YouTube has taken some steps to address concerns. YouTube CEO Susan Wojcicki said more than 10,000 content moderators would manually aid the platform’s moderation efforts by the end of 2018, and the platform tweaked its algorithm to no longer push users toward extremist content. After the advertiser exodus this year, YouTube disabled comments on most videos that contained minors and said it was speeding up the rollout of an updated comments classifier.

A spokesperson for YouTube declined to comment further on how the company was addressing comment moderation other than to point to a company statement from February.

It’s only in recent months that agencies have begun to reckon with YouTube’s comments section. Rhode has tried to steer clients toward safer content by working with YouTube Preferred, which, he said, attracts fewer bad comments. But there’s no easy way to protect against offensive or brand-tarnishing content without avoiding the platform or turning off comments entirely.

“Things happen so fast, and they can escalate so quickly,” Rhode said. “Everything’s great one second, and then suddenly, one commenter says something, and it absolutely catches fire in the comments section. There’s nothing you can really do in this case. You can’t just proactively shut down the comments. You don’t want to do that. That’s not who you want to be.”

Michael Bienstock, CEO of influencer agency Semaphore, said he recognizes the depth of the problem when it comes to weeding out hateful comments. One major hurdle: finding and flagging the bad apples from the 300 hours of video uploaded to YouTube every minute.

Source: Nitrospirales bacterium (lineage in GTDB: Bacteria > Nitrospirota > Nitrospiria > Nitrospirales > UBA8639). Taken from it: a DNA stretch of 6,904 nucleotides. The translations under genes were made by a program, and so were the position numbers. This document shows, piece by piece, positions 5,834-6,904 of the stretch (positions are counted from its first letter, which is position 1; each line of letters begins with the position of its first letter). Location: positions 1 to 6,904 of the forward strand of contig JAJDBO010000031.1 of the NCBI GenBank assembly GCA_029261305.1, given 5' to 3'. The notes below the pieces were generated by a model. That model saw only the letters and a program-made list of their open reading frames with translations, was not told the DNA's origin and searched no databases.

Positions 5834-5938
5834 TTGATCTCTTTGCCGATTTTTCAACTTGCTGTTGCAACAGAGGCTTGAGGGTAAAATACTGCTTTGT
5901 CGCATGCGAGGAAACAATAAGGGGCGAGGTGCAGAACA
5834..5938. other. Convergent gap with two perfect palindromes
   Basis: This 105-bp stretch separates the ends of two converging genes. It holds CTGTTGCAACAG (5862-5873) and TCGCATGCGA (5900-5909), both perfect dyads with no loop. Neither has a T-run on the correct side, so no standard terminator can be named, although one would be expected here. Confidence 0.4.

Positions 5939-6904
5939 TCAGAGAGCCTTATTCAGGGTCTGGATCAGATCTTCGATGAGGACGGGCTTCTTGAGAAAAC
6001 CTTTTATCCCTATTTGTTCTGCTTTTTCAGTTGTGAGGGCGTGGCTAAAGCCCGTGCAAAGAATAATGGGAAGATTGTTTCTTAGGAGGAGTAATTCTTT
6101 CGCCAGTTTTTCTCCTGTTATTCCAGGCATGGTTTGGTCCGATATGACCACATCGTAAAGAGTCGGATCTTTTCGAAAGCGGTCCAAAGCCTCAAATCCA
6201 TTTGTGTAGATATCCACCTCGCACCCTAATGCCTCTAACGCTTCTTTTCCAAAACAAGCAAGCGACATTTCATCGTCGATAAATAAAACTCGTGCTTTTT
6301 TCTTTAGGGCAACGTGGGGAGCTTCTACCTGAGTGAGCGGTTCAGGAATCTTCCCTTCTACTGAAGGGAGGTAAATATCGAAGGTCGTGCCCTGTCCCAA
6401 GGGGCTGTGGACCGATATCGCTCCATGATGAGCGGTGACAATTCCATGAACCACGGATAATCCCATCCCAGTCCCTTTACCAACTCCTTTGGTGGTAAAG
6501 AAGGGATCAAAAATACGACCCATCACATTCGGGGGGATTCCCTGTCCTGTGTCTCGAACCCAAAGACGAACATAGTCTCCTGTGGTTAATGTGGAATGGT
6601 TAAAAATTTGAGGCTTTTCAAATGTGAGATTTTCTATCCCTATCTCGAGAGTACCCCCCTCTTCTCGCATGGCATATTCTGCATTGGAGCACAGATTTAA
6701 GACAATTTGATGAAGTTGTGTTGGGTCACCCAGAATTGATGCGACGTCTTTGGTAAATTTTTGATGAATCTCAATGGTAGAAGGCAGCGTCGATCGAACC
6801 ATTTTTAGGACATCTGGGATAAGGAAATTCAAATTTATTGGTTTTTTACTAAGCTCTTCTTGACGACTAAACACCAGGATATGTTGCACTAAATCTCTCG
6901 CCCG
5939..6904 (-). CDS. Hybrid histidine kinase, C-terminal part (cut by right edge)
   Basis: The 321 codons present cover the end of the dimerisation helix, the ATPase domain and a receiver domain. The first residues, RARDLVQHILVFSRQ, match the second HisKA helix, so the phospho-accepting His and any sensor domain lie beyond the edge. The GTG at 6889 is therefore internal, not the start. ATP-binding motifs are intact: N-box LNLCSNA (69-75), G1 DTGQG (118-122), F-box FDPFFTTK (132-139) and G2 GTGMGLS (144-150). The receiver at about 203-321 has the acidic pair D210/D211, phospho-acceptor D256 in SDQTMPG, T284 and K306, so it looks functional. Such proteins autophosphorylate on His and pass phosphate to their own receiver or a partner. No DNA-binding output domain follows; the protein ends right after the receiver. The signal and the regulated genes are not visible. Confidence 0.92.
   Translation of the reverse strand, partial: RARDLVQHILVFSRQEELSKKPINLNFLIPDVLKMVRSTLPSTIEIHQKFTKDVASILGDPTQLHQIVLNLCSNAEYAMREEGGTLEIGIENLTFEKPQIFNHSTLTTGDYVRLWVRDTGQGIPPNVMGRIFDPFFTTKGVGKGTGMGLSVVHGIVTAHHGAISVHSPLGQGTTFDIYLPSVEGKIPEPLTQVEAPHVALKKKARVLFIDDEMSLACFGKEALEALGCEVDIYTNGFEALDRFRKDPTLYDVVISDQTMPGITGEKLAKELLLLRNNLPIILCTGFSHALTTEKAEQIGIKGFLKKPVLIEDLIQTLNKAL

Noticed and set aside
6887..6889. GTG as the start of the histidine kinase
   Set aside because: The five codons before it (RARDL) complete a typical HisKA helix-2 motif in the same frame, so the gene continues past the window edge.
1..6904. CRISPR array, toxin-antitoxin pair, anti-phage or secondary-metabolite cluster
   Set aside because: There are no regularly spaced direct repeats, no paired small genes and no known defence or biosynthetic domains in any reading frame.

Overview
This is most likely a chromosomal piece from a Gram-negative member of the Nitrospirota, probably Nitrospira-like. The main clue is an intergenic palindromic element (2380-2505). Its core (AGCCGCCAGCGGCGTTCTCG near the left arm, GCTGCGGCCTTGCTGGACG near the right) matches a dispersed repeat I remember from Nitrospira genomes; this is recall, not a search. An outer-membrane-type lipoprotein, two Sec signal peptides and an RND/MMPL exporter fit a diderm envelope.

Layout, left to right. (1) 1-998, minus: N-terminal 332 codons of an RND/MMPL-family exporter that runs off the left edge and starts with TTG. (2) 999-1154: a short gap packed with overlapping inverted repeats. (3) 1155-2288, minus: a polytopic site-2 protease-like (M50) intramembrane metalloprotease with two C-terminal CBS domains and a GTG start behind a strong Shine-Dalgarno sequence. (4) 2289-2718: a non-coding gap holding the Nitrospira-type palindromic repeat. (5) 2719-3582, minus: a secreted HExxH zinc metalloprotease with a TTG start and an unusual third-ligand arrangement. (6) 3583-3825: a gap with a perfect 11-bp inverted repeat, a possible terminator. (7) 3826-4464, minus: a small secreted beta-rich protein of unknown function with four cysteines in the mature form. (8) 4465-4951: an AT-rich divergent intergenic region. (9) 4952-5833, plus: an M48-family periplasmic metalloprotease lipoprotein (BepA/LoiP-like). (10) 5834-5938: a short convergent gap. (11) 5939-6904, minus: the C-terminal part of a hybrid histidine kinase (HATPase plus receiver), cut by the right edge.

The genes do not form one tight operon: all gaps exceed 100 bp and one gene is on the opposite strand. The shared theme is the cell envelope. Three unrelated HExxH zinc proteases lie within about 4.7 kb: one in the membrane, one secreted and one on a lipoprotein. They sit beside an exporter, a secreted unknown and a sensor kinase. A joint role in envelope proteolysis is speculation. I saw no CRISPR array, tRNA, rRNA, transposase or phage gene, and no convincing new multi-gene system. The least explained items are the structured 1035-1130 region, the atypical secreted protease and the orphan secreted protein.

“It’s pretty easy to leave a comment; it’s pretty anonymous, and anybody can say anything,” said Bienstock, who is not pulling YouTube spend. “Thanks to dummy email accounts, people can even get around an account ban.  … I’m sure there’s some very smart people in the room trying to figure out how to get ahead of this problem.”

Overall, clients are still primarily concerned about the content that their ads run in front of, rather than the comments below it, Rhode and another agency source said. There’s a recognition that user-generated comments pose a substantial moderating challenge that’s not specific to YouTube.

“The general hostility and negativity around comments across the entire internet is pretty well understood,” the media agency source said, “and I don’t think that’s as a big a deal to clients.”

Advertisers say they’re aware of the laser focus on YouTube and on the brands that advertise on the site, and they say they are willing to consider other options like over-the-top streaming services or video on demand—if only they provide the same business benefits YouTube does. Even though spend hasn’t changed, the conversation is happening regularly, they said.

“There’s a general uneasiness around places like YouTube,” the media agency source said, adding, “There’s an underlying concern about whether it’s creating an ecosystem that is unhealthy, not just for brands but for society.”

Rhode said his agency is paying close attention to YouTube’s next moves, and that he has raised his expectations, particularly following the steps other major social media players have taken. The ongoing conversation is about “whether we’re comfortable being on those platforms at all,” he said.

Verna said he wondered when the other shoe would drop for ad agencies.

“You do wonder what it will take to get them to leave,” he said. “Despite all of its problems, there’s something about it that keeps drawing us back.”


@kelseymsutton kelsey.sutton@adweek.com Kelsey Sutton is the streaming editor at Adweek, where she covers the business of streaming television.
@swodinsky shoshana.wodinsky@adweek.com Shoshana Wodinsky is Adweek's platforms reporter, where she covers the financial and societal impacts of major social networks. She was previously a tech reporter for The Verge and NBC News.